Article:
SEAFOODTOMORROW researchers have carried out an innovative experiment to remove a harmful contaminant from mussels. The toxin, known as Paralytic Shellfish Poisoning toxin (PSP), accumulates in shellfish and can cause serious illness and damage to the nervous system when ingested by humans. Removal of these toxins could save shellfish producers thousands of euro each year.
The field work was carried out by the researchers (from IRTA) on the Catalonian coast in March this year. Edible mussels were exposed to a toxic bloom of the phytoplankton Alexandrium minutum, a known producer of the PSP toxin. The objective was to allow high levels of PSP to bioaccumulate in the mussels, giving the researchers great specimens on which to test new detoxifications methods.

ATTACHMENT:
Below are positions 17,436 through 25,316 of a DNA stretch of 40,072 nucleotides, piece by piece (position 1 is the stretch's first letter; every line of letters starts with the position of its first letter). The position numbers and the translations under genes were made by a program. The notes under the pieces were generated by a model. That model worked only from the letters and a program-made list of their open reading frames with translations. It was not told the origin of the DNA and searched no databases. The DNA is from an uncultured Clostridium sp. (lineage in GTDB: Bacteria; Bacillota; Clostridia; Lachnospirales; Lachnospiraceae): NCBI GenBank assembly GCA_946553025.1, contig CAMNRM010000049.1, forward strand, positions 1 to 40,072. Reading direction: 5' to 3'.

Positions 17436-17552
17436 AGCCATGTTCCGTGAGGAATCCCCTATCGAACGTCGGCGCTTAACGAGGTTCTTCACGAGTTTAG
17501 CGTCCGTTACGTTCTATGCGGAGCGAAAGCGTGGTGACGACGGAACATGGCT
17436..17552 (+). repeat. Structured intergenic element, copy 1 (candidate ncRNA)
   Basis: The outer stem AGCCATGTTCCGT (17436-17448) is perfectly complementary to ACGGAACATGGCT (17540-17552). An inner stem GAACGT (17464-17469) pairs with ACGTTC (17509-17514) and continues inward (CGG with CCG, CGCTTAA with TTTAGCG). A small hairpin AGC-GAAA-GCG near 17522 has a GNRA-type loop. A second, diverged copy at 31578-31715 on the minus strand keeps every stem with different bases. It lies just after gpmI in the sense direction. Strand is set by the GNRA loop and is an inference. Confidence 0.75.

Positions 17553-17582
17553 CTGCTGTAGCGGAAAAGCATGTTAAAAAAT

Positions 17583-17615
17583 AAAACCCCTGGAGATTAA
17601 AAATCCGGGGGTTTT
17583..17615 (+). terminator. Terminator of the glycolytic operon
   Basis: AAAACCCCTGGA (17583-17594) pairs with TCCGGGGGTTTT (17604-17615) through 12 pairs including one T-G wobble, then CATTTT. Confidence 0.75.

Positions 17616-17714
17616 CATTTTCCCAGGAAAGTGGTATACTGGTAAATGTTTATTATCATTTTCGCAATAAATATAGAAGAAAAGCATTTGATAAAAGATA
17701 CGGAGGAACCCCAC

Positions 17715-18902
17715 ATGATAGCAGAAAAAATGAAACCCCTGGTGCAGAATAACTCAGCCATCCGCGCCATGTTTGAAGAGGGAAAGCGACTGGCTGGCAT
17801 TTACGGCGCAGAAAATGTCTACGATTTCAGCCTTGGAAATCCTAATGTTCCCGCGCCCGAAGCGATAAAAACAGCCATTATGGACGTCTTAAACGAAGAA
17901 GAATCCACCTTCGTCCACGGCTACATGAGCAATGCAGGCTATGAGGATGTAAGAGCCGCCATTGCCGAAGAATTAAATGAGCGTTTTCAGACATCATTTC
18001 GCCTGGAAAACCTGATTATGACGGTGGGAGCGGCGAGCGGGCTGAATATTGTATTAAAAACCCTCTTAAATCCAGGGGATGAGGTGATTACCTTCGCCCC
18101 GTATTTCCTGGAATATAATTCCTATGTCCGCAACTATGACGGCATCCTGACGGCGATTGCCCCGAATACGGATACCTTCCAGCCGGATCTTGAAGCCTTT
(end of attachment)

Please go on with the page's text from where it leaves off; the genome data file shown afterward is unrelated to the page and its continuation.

The contaminated mussels were processed by the researchers (from ANFACO) using an optimized industrial detoxification protocol for PSP toxins that is currently only approved for cockles (EC Decision 96/77). The team adjusted various parameters of the protocol for use with mussels specifically, such as processing time and temperature. The preliminary results are promising, with researchers hoping that the method will be validated in the near future.
One of the primary objectives of the SEAFOODTOMORROW project is the development of innovative and sustainable seafood processing, with contaminant reduction strategies forming a key component of this. This way, we provide safe, sustainable and delicious seafood for more consumers across Europe, and beyond!